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Care Pathways and Service Delivery Transformation

Project Lead: Tracy Broom

Project Manager: Francesca DeHaven


Our team looks at how we currently deliver services to patients and where and how we could improve this.  We do this by reviewing care pathways - so what are care pathways?

A care pathway is a series of 'things' that happen to a group of patients over a period of time.  Sometimes, people refer to it as a patient journey, where people needing health or care services move between different teams responsible for care delivery.

Our aim is to design care pathways that are appropriate for the Island, joined up, coordinated, best value, based on best practice (for example, evidence and research) and deliver quality outcomes and experiences for our community. 

When we look at a care pathway we would include care that starts for example, with a visit to your GP and then may involve calling an ambulance, a visit to the Emergency Department, the Minor Injuries Unit or being admitted to a ward and your hospital stay.  The pathway will also look at care after discharge, when back in your home, this may involve a visit from a community nurse or social worker.  Many pathways will also include what happens when patients need to transfer off Island, for a specialist review, and how care is coordinated between the professionals involved when you return to the Island.

As we can’t do this for the whole of our health and care system at the same time, due to the volume of services provided on the Island, we need to do the reviews in clusters. We are guided by Manx Care on the priority of services they would like us to review. 


In Phase 1 we looked at 9 service areas and mapped out how we currently provided health and care, found out how others provided this (international best practice) and then described, at a high level, what an ideal pathway for the Isle of Man community might look like.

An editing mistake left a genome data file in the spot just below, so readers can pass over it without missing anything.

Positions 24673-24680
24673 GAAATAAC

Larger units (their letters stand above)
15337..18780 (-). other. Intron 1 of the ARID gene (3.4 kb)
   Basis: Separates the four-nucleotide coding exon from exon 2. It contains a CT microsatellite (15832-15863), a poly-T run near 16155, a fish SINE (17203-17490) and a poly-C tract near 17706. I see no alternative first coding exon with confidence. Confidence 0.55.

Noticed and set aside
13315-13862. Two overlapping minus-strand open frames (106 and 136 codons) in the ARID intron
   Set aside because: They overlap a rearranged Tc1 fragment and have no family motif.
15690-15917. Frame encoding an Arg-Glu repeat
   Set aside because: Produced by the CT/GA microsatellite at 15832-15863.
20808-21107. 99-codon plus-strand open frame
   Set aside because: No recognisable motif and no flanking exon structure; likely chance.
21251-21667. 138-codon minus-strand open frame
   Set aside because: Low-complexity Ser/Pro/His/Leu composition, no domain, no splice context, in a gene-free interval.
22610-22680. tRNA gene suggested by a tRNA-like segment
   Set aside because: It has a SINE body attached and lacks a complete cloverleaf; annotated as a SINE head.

These nine areas were: Cardiology, Vascular, Stroke, Diabetes, Children & Young People with Continuing Care Needs (CYPCCN), Autism, Cancer, Eyecare and Urgent and Emergency Integrated Care (UEIC).

The process was inclusive, with health and care staff and the Third Sector (voluntary and charity staff) attending sessions and working together to identify and agree issues and opportunities.  People who use the services (i.e. patients and carers) were involved through surveys, workshops and individual meetings.

Phase 2 started in autumn 2021 when our work was re-prioritised by Manx Care and we were asked to look at three areas in more detail; these areas were Urgent and Emergency Integrated Care (UEIC), Eyecare and Cancer. For Cancer, we were asked to break down the pathway into 12 tumour site pathways. 

Working closely with stakeholders across the system, business cases with proposed recommendations have been completed for UEIC, Eyecare and four of the 12 Cancer Pathways (Skin, Upper Gastrointestinal, Lower Gastrointestinal and Gynaecology). The business cases explain how much it would cost to introduce the recommendations and highlight the benefits that introducing them could bring to patients, carers and providers. 

The Eyecare business case has been approved by Manx Care and the HCT Programme, with the final stage of formal approvals, the HCT Political Board, completed in October 2022. This work has now been handed over to Manx Care to implement the recommendations, while the HCT Programme is working with Manx Care and DHSC to agree and roll out an appropriate system to monitor and report on implementation progress. For more information about the recommendations that have been agreed for Eyecare, please view the update in the Downloadable Documents section to the right of this page.